One of the first known documented stories of the Thai Ridgeback Dog describes the animal as a dog which would fend for itself. The Thai Ridgeback Dog was contstantly in search of food for its survival. Although you may feed your dog on a regular basis, you will find that the TRD's instinct to find food remains strong. So while it may be bothersome when your dog is pawing through garbage, sitting near the kitchen table, or trying to find a snack, keep in mind that they are only following their survival instincts, and be patient while working to gently correct this behavior.
...constant availability of food can lead to an overweight dog...
Some owners allow their dogs to eat all day by leaving food in their bowls at all times. This constant availability of food can lead to an overweight dog. Treats and snacks add up in calories as well. To check your dog’s body condition, do the "rib test." Run your hands on either side of your dog's rib cage. You should be able to feel the outline of the ribs. With an overweight dog, you might not be able to make them out at all. On the other hand, if the ribs are too prominent, your dog is underweight. In either case, visit the vet to rule out any health problems. Dogs may gain or lose weight with illness. You may see other symptoms; for example, dogs suffering from kidney problems will also urinate and drink more and may vomit and be depressed.
Your vet can recommend dietary modifications or special foods for an overweight dog, probably an exercise program as well. It’s vital to get an overweight pup back to a healthy weight since overweight dogs are at risk for diabetes, heart problems, cancer and other serious conditions. Keep track of all the extra bits of food given outside of mealtimes, and be more stingy in giving out treats. Underweight dogs, too, are at a higher risk for many types of illness due to their reduced ability to fight infection. Decreased reserves of fat and energy also lends to poor healing ability. Underweight dogs may need dietary supplements to bring them back into good health.
Your dog requires a minimum daily amount of six essential elements: water, protein, carbohydrates, fat, vitamins and minerals. Your vet can help you pick out a good commercial dog food, or monitor and assist you in creating a homemade diet. Always read store-bought food labels, and remember the following:
Animal proteins are digested more easily than soy and other vegetable proteins in general.
You do not need to feed a dog as high a volume of food if it is easily digestible. Also, the more digestible a food, the less stool will be produced.
Keep in mind that a sick or stressed dog may need more protein.
An unbalanced diet too rich in carbohydrates and/or fiber can cause constipation, bloating and other digestive problems, as well as excessive elimination. Keep in mind that foods high in vegetable proteins are also high in carbohydrates.
Fats keep skin and coats healthy and provide energy. Even an overweight dog needs a certain amount of fat in his diet.
Food may become rancid that has been sitting on the shelf for too long. Food treated with chemical preservative's such as BHA, BHT and ethoxyquin will last for up to 18 months, whereas vitamin E and other natural preservatives will keep a food's nutrition sound for six to eight months.
A diet lacking in vitamins can lead to problems such as a weakened immune system, a greasy coat, bone disorders, thyroid problems or behavioral changes, to name a few.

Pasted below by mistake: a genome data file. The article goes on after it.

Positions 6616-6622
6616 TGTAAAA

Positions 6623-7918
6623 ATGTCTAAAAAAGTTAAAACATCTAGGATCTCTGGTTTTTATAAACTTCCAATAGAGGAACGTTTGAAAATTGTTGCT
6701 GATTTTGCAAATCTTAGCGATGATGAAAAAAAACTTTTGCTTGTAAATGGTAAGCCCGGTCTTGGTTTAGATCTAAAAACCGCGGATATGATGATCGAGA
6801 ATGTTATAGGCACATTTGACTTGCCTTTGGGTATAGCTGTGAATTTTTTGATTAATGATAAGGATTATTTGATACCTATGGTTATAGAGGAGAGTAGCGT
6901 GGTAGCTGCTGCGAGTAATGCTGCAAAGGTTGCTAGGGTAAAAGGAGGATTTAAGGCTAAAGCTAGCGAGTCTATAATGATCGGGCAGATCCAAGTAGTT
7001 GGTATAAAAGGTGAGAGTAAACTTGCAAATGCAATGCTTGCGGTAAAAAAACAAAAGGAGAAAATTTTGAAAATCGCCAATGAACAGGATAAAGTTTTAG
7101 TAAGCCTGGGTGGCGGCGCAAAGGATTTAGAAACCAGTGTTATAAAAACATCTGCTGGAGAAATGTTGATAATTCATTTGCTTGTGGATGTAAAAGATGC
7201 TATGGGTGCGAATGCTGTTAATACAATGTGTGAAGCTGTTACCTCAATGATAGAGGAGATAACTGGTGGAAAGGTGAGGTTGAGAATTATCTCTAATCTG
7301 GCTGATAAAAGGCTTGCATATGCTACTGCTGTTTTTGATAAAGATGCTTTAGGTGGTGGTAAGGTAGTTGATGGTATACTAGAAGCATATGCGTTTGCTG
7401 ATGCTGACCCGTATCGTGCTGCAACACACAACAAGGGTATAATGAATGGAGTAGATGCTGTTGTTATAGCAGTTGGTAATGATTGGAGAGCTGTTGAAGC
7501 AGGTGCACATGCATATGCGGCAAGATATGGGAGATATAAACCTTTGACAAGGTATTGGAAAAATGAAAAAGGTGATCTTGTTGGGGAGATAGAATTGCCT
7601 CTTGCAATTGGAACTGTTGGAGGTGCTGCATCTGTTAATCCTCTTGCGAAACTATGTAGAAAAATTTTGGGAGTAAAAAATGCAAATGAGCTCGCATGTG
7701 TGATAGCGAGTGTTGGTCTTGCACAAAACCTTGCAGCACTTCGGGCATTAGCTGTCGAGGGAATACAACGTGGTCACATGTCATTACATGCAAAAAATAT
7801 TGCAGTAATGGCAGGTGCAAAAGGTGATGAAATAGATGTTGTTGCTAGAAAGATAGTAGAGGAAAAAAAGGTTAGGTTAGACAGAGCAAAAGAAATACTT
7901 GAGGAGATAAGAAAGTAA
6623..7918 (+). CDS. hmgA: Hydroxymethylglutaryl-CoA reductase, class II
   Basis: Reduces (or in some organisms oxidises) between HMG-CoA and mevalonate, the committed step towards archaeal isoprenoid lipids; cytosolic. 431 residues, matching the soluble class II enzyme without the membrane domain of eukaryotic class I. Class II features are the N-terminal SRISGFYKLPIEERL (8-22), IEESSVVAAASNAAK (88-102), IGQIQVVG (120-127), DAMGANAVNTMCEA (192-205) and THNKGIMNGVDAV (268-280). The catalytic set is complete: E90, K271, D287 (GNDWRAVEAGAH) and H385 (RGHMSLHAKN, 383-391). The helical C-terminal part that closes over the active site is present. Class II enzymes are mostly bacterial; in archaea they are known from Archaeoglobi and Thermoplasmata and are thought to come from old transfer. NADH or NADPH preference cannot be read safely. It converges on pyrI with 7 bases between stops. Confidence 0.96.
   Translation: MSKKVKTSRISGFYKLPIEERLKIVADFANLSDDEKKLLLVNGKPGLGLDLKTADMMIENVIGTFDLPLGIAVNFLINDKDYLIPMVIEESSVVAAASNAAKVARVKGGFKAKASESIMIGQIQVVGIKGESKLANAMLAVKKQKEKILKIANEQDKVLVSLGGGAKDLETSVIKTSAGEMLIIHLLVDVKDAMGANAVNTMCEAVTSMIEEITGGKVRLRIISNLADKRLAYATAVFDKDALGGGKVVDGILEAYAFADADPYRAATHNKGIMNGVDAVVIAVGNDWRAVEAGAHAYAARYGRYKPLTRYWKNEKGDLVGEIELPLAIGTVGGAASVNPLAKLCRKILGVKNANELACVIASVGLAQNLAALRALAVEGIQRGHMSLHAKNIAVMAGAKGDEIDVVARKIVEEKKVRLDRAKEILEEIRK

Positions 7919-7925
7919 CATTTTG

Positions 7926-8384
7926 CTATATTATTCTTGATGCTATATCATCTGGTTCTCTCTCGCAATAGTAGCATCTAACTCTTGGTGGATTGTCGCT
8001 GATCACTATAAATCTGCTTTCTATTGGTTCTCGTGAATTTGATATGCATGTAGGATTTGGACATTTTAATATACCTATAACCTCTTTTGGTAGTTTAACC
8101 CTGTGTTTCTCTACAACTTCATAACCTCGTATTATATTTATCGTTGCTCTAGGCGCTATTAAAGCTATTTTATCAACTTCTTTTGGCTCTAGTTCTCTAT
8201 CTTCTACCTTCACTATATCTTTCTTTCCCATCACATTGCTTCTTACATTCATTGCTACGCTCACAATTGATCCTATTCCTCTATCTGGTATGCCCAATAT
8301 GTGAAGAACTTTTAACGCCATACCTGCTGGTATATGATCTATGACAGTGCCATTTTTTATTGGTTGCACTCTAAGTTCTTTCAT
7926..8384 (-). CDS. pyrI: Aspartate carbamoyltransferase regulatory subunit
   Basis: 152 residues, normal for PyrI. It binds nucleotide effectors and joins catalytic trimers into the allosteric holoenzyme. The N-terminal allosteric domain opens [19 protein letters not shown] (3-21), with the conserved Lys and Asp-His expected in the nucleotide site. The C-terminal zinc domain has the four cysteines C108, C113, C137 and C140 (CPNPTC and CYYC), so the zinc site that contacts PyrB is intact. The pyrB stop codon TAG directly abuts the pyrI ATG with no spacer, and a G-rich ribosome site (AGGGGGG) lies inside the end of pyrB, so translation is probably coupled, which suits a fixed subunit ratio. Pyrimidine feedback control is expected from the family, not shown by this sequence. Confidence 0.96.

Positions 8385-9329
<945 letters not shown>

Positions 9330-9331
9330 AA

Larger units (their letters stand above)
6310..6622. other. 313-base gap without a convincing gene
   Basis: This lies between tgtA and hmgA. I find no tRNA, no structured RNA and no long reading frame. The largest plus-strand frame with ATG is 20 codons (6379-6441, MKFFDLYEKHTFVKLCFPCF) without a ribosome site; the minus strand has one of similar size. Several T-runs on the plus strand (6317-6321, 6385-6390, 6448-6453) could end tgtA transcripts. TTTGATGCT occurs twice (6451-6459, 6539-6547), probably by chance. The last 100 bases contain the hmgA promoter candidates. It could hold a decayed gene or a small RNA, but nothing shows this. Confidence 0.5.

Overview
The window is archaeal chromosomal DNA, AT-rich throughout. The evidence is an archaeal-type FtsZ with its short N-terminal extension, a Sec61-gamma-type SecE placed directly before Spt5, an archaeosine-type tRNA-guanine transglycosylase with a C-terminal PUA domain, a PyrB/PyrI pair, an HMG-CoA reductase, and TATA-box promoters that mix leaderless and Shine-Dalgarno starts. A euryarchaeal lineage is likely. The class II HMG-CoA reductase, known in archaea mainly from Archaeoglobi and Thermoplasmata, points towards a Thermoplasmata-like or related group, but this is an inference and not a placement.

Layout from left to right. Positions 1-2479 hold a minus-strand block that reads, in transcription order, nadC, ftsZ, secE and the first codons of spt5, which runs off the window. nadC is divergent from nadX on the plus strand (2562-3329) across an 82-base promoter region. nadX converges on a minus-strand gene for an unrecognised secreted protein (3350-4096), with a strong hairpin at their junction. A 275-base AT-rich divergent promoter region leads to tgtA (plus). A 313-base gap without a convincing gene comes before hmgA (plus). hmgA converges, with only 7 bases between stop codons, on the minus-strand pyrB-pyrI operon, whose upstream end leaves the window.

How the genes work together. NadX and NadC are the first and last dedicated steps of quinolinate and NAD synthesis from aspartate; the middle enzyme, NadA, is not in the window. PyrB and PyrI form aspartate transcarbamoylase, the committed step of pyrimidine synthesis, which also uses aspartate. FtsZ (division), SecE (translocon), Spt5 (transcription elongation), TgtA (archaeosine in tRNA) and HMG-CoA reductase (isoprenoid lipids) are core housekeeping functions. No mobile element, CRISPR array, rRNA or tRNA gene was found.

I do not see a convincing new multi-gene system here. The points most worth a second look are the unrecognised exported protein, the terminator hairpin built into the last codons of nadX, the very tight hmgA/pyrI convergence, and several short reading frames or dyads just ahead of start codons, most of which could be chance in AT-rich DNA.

Never give your dog mineral supplements unless prescribed by your veterinarian.
Water keeps the bodily processes flowing. Make sure fresh, clean water is always available.
To monitor your dog’s health, do a quick scan during your weekly grooming session. Check the whole body, from nose to tail, and look for signs of illness such as matted fur, swelling or unusual discharge. Nose secretions should be clear, and his pulse — taken by pressing your fingers on the inside of his upper thigh — should fall within the range of 50 to 130 beats per minute, depending on the breed. In addition, check for dehydration by twisting the skin of his shoulder. A healthy dog's skin will snap right back.


Start your dog off early in the tub. Train your dog to allow themselves to be bathed and reward them continuously while washing them, but remember that most dogs will probably be keeping an eye open for a way to escape.
Before you wash your dog, brush your dog thoroughly.
Use vet-prescribed ophthalmic mineral oil or a drop of eye ointment to protect his eyes and cotton balls to gently plug his ears.
Be prepared for the occasional wet shake-off during the bath, and dress accordingly.
In warm weather, outside bathing will keep your bathroom floor from being soaked.
Fill the tub or wash basin with warm water before you corral Spot. The water should reach to just past his hocks. (Or, for outside bathing, you can simply use a hose.)
Using a sponge, foam them up using a dog shampoo that has been approved by your vet. If your dog has a specific problem, such as an extra-oily coat, you may need to use a medicated shampoo, available through your veterinarian.
Work the shampoo into your dog's fur from head to tail, paying special attention to known flea hangout spots, such as the neck and in between the toes. Keep the warm, soapy water away from his mouth.
Rinse your dog off, then shampoo again. Be sure to completely rinse the coat of any residue, and towel dry.
Do not bathe your dog more than once every month or two. Bathing too often can lead to a dry, brittle coat and scaly, flaky skin. If your dog runs into a skunk, there are odor-removal products on the market, available at pet-supply stores, intended to get rid of the eye-tearing, strong odor, but you may still be left with the lingering scent for a few weeks.